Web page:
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Best Picture Binge - The Holdovers

Discomfort and joy.

The Holdovers is a 2023 Christmas comedy drama film directed by Alexander Payne, written by David Hemingson, produced by Miramax and Gran Via, and distributed by Focus Features. The film stars Paul Giamatti and Dominic Sessa. It was nominated for Best Picture, Best Original Screenplay, Best Actor, Best Supporting Actress, and Best Film Editing.

"I don't think I've ever had a real family Christmas like this before." - Angus Tully


Paul Hunham is a grumpy, curmudgeonly teacher at a prep academy in New England. Over Christmas break, Mr. Hunham is put in charge of the boys who are staying at school during the holidays. As time goes on, Hunham forms a unique and unexpected bond with one of his students as well as a grieving cook who just lost her son to war.

The Sweet

The Holdovers seems to be beloved by the general public.

I can understand why. This movie is a return to a classic dramedy formula. Dramadies are not as present in Hollywood today, and the combination of The Holdovers and American Fiction makes it seem like they are coming back a little bit. The "curmudgeon arc", as I call it, is where a grumpy middle-aged man or woman starts the film off as this unlikable, angry jerk and learns some compassion and eases up by the end. That's what this film is. And I like that it brings that genre back.

I also love the way that this film is made. The Holdovers takes place in the 1970s and feels very much like a 70s film itself. I doubt it was actually shot on film, but it is edited to look like it. The film has the grainy aesthetic of films from that era. The sound design and editing and performances all feel like they were taken directly from the 70s. And that was awesome.

Paul Giamatti is the highlight when it comes to performances. He plays our grumpy old teacher, and he plays it very well. He can be extremely unlikable and nasty at times but can also be very likable and somewhat endearing. That balance is extremely hard to strike, but Giamatti does it flawlessly.

I also feel like we lack heartwarming Christmas films nowadays. Obviously there are Christmas classics like Elf and Home Alone, but in the last fifteen years, there's barely been any good Christmas movies. The Holdovers has that Christmas element to it, and I really, really loved that. I think Christmas movies are great because they are so heartwarming and cheerful, and I am happy that The Holdovers brought that back.

The Sour

The biggest theme that I have noticed with these Best Picture nominees is that they are all really, really slow.

The Holdovers isn't the slowest Best Picture nominee, but it takes it's sweet time to move. I don't usually find movies boring, but there were times during The Holdovers that I was just genuinely bored. It's a character-based story, so there are plenty of scenes devoted to character interactions and development, but those just move at a glacial pace.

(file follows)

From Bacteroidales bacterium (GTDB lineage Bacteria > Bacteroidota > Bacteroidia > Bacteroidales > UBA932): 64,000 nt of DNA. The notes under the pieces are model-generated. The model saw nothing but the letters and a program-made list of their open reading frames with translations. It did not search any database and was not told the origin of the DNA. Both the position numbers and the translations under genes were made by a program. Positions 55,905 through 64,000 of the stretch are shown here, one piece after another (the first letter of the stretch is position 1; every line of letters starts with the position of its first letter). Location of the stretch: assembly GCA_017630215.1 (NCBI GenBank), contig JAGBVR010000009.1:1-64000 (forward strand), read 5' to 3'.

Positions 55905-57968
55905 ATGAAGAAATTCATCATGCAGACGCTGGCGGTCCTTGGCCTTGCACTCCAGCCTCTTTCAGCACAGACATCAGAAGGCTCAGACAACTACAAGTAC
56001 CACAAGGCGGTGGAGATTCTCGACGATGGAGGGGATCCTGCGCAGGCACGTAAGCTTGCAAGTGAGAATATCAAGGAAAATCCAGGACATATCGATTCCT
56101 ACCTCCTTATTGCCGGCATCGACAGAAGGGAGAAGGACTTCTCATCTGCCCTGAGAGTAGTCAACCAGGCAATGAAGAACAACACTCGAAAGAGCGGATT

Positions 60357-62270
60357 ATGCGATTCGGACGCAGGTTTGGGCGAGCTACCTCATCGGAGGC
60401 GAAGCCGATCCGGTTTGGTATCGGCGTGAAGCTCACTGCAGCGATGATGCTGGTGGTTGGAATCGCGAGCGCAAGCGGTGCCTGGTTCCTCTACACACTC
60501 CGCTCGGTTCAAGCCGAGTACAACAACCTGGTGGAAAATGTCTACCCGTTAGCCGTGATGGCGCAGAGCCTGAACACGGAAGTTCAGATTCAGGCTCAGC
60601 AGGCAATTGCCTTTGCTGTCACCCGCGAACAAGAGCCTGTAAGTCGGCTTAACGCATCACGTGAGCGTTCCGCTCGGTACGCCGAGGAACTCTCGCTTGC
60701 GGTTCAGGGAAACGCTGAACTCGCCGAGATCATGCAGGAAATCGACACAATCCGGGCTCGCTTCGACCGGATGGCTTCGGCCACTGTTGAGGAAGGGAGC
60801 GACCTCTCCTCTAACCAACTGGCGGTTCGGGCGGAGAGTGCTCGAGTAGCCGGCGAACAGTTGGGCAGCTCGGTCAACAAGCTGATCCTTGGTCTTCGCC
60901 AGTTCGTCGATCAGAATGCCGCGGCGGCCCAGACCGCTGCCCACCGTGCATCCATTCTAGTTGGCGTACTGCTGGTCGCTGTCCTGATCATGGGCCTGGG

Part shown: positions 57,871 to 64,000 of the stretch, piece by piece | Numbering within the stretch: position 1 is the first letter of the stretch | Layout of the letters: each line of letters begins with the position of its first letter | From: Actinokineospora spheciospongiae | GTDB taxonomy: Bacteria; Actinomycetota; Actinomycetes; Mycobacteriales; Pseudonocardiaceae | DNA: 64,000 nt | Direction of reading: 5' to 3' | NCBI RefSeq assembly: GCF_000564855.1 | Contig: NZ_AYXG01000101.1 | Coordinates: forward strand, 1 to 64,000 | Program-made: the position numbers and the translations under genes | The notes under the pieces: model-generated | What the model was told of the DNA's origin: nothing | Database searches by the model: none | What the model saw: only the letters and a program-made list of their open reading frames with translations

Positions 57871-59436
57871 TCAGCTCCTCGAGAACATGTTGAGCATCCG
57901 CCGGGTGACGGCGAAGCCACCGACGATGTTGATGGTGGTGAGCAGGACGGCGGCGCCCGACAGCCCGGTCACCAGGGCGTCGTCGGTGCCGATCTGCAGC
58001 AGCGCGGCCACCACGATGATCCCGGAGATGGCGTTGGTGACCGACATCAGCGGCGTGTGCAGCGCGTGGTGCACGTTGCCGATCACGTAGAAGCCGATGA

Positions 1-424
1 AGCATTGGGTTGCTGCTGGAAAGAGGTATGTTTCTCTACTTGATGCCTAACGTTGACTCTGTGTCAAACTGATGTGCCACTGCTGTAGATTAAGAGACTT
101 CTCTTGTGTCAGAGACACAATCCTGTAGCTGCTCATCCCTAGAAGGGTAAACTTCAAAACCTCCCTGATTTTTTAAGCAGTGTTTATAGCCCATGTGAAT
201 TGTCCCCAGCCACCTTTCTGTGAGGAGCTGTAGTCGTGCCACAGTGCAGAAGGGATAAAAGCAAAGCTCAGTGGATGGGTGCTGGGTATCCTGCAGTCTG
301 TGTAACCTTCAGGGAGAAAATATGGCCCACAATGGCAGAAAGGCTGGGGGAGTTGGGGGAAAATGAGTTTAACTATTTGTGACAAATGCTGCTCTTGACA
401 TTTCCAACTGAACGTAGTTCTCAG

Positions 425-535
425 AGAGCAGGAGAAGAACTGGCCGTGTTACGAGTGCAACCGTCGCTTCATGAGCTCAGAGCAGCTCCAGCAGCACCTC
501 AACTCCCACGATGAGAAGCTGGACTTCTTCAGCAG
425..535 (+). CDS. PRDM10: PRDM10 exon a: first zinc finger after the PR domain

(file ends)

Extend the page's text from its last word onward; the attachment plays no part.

I also think that these characters are sometimes incredibly unlikable and it makes the movie less fun to watch. Giamatti being a jerk at the start is the point of the movie, but he is so unlikable. The only character who is consistently likable is Mary, the chef, and she's not in much of the beginning of the film, which is where the characters are the least likable.

This may have been a product of the pace, but I didn't feel the strong emotional connection to The Holdovers that so many others have felt. The movie clearly has an emotional arc and climax, and, while the ending is good and satisfying and wraps up the characters perfectly, it did not have the emotional punch for me that I expected it to. I think it was because the film was so slow at the beginning and because I had trouble connecting to these characters when they were so unlikable.

Does This Movie Deserve It's Best Picture Nomination?

I love it when films replicate previous eras and are able to nail the period piece aspect, and the Academy seems to love that too, because good period pieces tend to receive Best Picture nominations. The Holdovers executes its 70s aesthetic to absolute perfection. That combined with the performances of Paul Giamatti and Da'Vine Joy Randolph automatically earned this film a nomination. And I think that that nomination was deserved.

So, yes, The Holdovers deserved a Best Picture nod.

Final Thoughts and Score

While I did not love this film as much as a lot of other people, I still think it's a good replica of 70s films with a sweet story and great performances.

I will go Savory here. Age range is 12+.


Sweet (Great) Savory (Good) Sour (Bad)

Moldy (Terrible)

"The Holdovers"

Fun Factor: 6/10 Acting: 8.5/10

Story: 8/10

Characters: 8/10

Quality: 9/10

Directed by Alexander Payne

Rated R for language, suggestive material, thematic elements

Released on October 27, 2023

2 hours and 13 minutes

Paul Giamatti as Paul Hunham

Dominic Sessa as Angus Tully

Da'Vine Joy Randolph as Mary Lamb

Carrie Preston as Lydia Crane

Brady Hepner as Teddy Kountze

Ian Dolley as Alex Ollerman

Jim Kaplan as Ye-Joon Park

Michael Provost as Jason Smith

Stephen Thorne as Thomas Tully

Andrew Garman as Dr. Hardy Woodrup

Gillian Vigman as Judy Clotfelter

Tate Donovan as Stanley Clotfelter


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